Which is why, when Liverpool were awarded a penalty after just 24 seconds for a Sissoko handball, it felt like the sky had caved in. This was not how the night was meant to go. Tottenham never truly recovered, struggling to chase the game in the oppressive heat against a team with the best goalkeeper and best centre-back in the world. Pochettino gambled on the sharpness of Harry Kane, who had been out for two months, but it did not work out. In the end, it was a dreadful final, and Liverpool deservedly won 2-0.

No one was quite as devastated as Pochettino. He believed that Tottenham would win, drawing his five-year cycle to a glorious close. And he knew that Tottenham needed to win because there was nowhere left for this team to go. Rather than flying back to London with the players, he returned to his home in Barcelona and went off-grid as he tried to process what had happened, the death of his dream.

Everyone knows what happened next. The four years since have seen those two theories of the final, those two impulses, compete for explanatory power. It has certainly felt that the optimistic view — that Spurs had arrived in the elite — has held sway at the club.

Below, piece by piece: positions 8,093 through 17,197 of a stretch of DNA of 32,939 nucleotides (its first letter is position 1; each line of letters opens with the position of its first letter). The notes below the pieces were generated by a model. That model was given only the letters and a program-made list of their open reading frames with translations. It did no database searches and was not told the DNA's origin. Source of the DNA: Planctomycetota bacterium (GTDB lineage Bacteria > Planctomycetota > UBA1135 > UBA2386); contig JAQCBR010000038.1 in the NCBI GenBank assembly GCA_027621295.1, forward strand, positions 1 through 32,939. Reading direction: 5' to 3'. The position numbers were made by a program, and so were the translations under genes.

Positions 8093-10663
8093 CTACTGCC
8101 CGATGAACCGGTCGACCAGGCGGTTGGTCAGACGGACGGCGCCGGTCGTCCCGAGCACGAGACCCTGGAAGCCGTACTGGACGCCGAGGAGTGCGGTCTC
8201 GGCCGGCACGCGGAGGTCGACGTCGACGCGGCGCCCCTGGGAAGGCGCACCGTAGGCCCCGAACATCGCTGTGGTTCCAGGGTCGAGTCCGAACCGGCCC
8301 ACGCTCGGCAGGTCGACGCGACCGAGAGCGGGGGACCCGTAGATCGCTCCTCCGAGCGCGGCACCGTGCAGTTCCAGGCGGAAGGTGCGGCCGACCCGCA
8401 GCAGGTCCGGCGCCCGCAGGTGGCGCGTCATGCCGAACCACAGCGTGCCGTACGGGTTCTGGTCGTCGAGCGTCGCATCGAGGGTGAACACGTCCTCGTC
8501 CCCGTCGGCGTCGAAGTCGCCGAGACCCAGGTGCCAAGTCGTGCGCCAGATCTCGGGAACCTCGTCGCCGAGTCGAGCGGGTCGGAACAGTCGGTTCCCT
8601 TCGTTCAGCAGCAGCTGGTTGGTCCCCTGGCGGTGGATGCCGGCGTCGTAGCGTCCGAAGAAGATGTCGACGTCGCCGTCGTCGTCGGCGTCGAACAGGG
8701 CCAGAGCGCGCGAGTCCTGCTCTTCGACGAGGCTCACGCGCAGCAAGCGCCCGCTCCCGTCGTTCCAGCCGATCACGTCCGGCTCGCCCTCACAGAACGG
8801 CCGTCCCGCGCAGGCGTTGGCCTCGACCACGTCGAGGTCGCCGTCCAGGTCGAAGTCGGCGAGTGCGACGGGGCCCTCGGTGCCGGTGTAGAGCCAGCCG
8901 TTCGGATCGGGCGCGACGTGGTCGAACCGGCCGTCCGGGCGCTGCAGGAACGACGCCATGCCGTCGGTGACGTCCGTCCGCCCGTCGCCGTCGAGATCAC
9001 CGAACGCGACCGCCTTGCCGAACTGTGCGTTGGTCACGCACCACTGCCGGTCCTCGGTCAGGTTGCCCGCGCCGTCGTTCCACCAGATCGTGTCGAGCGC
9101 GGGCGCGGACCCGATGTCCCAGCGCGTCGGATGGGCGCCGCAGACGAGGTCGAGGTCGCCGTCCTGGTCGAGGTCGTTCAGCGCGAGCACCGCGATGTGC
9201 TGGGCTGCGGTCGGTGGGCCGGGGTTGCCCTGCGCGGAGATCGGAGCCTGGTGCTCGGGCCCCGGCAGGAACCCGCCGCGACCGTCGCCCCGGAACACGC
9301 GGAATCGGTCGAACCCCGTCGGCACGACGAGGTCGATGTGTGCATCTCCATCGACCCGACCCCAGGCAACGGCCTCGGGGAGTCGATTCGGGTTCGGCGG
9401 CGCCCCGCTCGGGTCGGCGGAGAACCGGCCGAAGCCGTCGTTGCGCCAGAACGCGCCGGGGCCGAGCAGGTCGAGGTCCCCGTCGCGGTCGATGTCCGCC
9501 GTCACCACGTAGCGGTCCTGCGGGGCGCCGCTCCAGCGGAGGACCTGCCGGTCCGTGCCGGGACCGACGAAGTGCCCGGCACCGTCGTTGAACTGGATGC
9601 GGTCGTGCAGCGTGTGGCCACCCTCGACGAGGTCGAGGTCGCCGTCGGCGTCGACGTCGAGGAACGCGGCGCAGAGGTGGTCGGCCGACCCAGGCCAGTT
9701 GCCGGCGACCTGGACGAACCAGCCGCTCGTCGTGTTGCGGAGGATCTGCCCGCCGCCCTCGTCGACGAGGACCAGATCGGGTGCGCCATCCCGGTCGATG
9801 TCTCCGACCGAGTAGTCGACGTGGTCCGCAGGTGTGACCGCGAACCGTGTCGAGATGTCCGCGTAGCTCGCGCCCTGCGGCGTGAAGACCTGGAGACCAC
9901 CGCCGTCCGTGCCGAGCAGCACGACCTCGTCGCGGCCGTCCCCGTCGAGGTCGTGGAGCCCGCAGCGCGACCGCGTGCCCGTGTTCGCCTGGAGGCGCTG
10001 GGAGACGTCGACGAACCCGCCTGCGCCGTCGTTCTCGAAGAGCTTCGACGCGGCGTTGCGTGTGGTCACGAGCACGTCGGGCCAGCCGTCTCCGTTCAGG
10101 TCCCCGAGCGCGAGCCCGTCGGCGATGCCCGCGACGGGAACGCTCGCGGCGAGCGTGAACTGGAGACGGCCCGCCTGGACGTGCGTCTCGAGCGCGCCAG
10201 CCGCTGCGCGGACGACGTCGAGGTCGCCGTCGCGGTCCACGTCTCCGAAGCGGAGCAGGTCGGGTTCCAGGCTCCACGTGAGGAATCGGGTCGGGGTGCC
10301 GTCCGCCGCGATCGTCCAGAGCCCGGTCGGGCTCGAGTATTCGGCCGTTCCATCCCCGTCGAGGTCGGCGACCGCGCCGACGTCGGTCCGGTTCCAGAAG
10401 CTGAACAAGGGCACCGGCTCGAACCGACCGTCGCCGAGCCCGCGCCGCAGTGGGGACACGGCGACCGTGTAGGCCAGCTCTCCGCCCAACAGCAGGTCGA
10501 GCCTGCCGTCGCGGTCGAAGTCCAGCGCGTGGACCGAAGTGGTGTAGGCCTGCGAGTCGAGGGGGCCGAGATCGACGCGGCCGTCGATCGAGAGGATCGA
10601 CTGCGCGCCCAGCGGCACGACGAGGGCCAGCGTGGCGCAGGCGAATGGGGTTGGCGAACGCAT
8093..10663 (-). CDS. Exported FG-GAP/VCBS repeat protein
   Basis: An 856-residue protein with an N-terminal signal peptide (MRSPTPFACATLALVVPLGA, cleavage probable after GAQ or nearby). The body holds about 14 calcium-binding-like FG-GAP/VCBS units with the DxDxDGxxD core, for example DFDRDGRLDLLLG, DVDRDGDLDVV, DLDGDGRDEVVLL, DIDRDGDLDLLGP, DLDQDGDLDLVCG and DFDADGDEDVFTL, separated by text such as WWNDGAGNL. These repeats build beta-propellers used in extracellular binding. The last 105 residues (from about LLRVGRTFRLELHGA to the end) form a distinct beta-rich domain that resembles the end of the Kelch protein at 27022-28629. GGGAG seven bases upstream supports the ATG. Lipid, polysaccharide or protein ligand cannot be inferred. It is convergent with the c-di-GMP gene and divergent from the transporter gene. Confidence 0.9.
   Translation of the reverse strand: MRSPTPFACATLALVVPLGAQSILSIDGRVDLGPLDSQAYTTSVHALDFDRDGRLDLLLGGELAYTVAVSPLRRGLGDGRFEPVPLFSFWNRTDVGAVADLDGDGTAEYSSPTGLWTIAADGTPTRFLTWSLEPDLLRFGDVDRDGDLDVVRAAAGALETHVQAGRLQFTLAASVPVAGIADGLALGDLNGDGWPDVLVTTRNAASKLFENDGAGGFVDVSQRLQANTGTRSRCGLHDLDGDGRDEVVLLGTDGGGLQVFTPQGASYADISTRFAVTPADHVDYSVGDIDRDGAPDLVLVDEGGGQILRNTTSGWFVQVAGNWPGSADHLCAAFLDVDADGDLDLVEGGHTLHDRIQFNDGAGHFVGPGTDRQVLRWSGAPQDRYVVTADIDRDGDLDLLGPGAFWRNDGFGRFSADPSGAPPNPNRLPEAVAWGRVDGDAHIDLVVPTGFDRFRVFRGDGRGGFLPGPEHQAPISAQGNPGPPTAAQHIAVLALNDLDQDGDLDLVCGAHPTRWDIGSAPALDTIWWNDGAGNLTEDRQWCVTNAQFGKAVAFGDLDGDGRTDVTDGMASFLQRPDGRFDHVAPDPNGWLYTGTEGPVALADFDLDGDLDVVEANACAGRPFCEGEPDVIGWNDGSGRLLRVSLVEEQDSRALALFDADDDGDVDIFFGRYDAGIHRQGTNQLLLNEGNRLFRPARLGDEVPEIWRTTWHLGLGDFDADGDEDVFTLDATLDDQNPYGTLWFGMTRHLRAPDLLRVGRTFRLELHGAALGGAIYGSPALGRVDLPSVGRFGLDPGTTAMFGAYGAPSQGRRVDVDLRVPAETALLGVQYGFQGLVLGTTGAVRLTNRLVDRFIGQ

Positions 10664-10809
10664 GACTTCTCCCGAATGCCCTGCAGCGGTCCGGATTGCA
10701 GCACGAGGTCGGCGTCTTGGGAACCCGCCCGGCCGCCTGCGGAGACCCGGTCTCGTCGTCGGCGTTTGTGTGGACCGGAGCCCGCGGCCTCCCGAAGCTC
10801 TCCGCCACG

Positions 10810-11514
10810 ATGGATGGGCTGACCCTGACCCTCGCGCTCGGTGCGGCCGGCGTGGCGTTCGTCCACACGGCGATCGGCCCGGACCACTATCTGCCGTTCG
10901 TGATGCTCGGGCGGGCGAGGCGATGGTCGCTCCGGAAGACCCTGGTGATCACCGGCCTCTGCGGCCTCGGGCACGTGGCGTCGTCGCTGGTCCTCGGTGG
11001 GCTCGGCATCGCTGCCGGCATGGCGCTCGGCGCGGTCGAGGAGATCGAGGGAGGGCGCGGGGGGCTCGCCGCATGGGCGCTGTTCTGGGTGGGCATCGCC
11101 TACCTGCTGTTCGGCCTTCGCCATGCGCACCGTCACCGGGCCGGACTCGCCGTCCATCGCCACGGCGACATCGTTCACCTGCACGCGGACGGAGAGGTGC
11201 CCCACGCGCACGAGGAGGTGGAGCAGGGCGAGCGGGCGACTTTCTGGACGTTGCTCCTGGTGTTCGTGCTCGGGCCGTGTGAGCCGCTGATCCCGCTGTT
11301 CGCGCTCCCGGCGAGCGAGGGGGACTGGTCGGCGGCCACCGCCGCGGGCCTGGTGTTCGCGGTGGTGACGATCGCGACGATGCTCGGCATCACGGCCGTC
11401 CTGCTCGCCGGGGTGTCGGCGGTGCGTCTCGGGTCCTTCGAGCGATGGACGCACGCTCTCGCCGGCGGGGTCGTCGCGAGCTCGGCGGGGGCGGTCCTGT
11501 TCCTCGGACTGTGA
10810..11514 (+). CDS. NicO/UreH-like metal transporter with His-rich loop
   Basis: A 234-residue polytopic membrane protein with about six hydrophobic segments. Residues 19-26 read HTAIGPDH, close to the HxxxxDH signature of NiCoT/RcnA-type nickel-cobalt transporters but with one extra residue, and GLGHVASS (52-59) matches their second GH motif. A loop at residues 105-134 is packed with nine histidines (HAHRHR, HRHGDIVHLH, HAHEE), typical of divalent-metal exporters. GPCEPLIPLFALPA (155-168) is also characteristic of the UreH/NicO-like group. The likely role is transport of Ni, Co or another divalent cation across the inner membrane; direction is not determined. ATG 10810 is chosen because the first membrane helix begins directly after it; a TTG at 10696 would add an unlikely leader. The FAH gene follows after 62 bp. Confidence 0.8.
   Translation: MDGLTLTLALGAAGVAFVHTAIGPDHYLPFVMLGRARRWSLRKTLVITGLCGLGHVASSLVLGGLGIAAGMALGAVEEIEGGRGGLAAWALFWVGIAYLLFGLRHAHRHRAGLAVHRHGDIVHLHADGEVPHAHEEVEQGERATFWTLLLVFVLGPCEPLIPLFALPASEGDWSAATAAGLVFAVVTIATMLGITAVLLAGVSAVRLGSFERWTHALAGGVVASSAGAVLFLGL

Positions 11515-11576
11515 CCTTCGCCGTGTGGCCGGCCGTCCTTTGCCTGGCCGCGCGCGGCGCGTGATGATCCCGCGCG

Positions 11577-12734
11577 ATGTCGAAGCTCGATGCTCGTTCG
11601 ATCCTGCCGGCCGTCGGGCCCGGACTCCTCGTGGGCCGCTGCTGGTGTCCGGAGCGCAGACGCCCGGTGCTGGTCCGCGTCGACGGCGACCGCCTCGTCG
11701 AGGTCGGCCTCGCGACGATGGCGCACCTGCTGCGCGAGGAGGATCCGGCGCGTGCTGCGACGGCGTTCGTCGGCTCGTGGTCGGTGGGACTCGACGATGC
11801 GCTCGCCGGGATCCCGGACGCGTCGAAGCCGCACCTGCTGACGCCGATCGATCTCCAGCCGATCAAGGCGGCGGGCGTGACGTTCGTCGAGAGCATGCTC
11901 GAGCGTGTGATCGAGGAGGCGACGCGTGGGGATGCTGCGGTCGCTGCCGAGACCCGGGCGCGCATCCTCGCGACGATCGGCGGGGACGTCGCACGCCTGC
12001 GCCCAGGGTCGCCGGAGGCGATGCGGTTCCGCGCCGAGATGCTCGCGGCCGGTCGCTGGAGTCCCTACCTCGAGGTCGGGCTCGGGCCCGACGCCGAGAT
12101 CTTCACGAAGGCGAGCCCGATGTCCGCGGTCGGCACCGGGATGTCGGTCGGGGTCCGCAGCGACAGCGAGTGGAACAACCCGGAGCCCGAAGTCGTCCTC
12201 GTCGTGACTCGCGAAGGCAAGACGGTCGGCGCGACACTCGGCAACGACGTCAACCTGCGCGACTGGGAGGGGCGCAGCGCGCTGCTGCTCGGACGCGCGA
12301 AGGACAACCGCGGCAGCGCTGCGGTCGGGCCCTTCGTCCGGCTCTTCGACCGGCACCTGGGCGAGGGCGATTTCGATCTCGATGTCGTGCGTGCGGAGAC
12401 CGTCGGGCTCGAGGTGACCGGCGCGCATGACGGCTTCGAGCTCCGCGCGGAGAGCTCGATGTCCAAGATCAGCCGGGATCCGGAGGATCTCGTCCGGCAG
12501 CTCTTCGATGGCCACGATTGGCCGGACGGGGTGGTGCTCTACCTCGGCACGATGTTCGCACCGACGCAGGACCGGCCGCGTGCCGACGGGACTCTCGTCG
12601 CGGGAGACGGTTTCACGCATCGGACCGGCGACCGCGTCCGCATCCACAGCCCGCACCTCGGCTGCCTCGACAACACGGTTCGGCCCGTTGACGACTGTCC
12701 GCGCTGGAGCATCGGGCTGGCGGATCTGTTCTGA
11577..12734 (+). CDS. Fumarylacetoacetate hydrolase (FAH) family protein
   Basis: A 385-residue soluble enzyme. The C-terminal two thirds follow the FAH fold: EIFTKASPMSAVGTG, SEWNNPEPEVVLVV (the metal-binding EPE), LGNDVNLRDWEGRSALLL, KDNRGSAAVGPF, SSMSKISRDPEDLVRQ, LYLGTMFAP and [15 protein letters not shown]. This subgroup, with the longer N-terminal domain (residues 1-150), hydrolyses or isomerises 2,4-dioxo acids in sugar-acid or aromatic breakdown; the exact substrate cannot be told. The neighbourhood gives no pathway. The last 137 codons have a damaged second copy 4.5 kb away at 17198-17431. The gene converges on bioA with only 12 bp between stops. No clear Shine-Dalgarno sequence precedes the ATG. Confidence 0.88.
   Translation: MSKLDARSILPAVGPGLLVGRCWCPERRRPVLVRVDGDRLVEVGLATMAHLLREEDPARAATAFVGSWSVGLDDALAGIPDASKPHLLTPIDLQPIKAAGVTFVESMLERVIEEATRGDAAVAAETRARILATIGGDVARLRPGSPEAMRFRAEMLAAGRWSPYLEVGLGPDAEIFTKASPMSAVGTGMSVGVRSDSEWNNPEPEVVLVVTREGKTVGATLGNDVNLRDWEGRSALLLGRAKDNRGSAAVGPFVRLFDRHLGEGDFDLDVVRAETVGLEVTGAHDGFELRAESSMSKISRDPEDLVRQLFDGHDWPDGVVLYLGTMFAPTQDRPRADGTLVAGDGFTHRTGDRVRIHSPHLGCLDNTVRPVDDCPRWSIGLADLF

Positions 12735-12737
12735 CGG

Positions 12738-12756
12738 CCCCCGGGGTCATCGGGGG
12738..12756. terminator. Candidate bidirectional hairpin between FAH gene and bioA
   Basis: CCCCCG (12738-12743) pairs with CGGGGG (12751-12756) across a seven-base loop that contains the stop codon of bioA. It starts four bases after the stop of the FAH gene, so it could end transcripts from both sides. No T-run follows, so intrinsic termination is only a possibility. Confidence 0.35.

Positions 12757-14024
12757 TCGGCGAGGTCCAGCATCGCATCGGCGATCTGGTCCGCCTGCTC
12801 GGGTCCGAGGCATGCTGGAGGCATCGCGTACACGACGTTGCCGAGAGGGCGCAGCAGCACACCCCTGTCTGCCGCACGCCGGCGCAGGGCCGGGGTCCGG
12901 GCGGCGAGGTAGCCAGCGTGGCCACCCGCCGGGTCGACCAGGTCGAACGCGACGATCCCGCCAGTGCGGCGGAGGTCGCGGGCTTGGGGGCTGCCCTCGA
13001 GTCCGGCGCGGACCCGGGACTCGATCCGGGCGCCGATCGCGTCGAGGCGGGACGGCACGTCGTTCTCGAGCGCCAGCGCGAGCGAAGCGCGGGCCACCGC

So much of what Tottenham have done since Madrid has felt influenced by this sense that 2019 marked Spurs’ ascension into the top tier of clubs. And that now they are, they have to act like they belong. Bringing in the Amazon cameras, appointing Jose Mourinho to be their reality TV star, bringing back Gareth Bale on loan, signing up to the Super League, creating a big new job for Fabio Paratici, appointing Antonio Conte; all of it can be traced back to the idea that 2019 marked a change in Spurs’ status, and they had to act accordingly. And its results, in four wasted years, are there for all to see.

The other view, that 2019 was the end of a cycle, has up to now largely been ignored. Tottenham have just tried and tried again with the same players but different managers, without ever going back to think about what made 2014 to 2019 such a unique time. The fact that so many fans were so keen for Pochettino to come back this summer — before he went to Chelsea — shows how desperate so many are for closure, or at least a different resolution, to what happened in Madrid.

This summer, four years on, the club is finally talking about appointing a coach who can bring back what they used to have. Maybe if they can start afresh with a new voice and new ideas then the players and the fans can buy in again. Maybe it will launch a new cycle at the club, and in five years’ time, there will be new stories and memories to talk about, instead of constantly circling back around the pain of the past.